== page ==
P- and S-wave velocity structure of central West Antarctica: Implications for the tectonic evolution of the West Antarctic Rift System

Document Type


Department or Administrative Unit

Geological Sciences

Publication Date



New P- and S-wave velocity models of the upper mantle from 100 to 400 km depth beneath the central portions of West Antarctica, obtained by inverting relative travel-times from teleseismic earthquakes recorded on Polar Earth Observing Network (POLENET/ANET) and UK Antarctic Network (UKANET) seismic stations between 2007 and 2017, reveal a heterogeneous upper mantle. A low velocity anomaly (−1.0% Vp; −2.0% Vs) imaged beneath Marie Byrd Land is attributed to thermally perturbed upper mantle of possible plume origin, and a low velocity anomaly imaged beneath the Pine Island Glacier and the mouth of Thwaites Glacier is interpreted as a rift-related thermal structure that may include warm mantle flowing from Marie Byrd Land. High velocity anomalies (≤0.8% Vp; 1.5% Vs) imaged in the central portion of the West Antarctic Rift System indicate the presence of lithosphere unmodified by tectonic activity since the Late Cretaceous formation of the rift system. Within the region of high velocities, localized low velocity anomalies beneath parts of the Bentley Subglacial Trench are suggestive of focused Cenozoic rifting. The models also show variable velocity structure beneath the Haag-Ellsworth Whitmore crustal block and low velocities beneath the Thurston Island-Eights Coast crustal block. The heterogenous upper mantle structure of central West Antarctica indicates that upper mantle temperatures could vary by 100 K or more over distances of less than 100 km, which may add complexity to solid earth-ice interactions and influence basal ice sheet conditions.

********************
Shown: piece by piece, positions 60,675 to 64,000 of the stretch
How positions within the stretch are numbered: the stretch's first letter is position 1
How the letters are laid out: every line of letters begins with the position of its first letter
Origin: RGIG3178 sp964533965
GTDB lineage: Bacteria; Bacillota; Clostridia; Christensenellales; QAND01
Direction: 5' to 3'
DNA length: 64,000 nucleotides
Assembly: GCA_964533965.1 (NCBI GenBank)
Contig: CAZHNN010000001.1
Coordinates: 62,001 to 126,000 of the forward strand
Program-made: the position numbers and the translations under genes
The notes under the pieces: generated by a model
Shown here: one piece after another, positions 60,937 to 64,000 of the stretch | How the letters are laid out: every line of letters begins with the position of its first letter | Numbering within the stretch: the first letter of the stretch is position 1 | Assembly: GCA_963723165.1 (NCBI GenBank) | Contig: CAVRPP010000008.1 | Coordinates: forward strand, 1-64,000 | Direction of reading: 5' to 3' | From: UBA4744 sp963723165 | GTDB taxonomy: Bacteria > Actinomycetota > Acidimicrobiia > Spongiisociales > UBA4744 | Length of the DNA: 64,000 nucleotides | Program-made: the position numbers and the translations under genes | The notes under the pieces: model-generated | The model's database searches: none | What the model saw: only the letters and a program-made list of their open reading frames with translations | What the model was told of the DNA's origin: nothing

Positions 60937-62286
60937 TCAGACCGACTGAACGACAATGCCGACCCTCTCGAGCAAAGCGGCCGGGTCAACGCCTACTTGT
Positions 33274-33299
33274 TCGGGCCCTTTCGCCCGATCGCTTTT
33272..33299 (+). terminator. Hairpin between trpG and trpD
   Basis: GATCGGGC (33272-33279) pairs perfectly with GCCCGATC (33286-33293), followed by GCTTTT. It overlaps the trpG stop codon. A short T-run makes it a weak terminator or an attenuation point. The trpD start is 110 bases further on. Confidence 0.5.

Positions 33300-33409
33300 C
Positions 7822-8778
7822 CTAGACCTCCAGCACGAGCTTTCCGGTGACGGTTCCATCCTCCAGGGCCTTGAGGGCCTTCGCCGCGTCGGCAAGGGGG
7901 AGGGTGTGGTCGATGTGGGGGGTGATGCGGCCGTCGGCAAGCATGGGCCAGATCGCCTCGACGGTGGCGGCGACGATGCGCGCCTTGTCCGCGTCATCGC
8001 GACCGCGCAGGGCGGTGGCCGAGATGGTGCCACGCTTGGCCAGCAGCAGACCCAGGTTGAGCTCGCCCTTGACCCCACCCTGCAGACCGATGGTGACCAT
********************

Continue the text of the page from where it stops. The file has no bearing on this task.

This article was originally published in Earth and Planetary Science Letters. The full-text article from the publisher can be found here.

Due to copyright restrictions, this article is not available for free download from ScholarWorks @ CWU.


Earth and Planetary Science Letters


© 2020 Elsevier B.V. All rights reserved.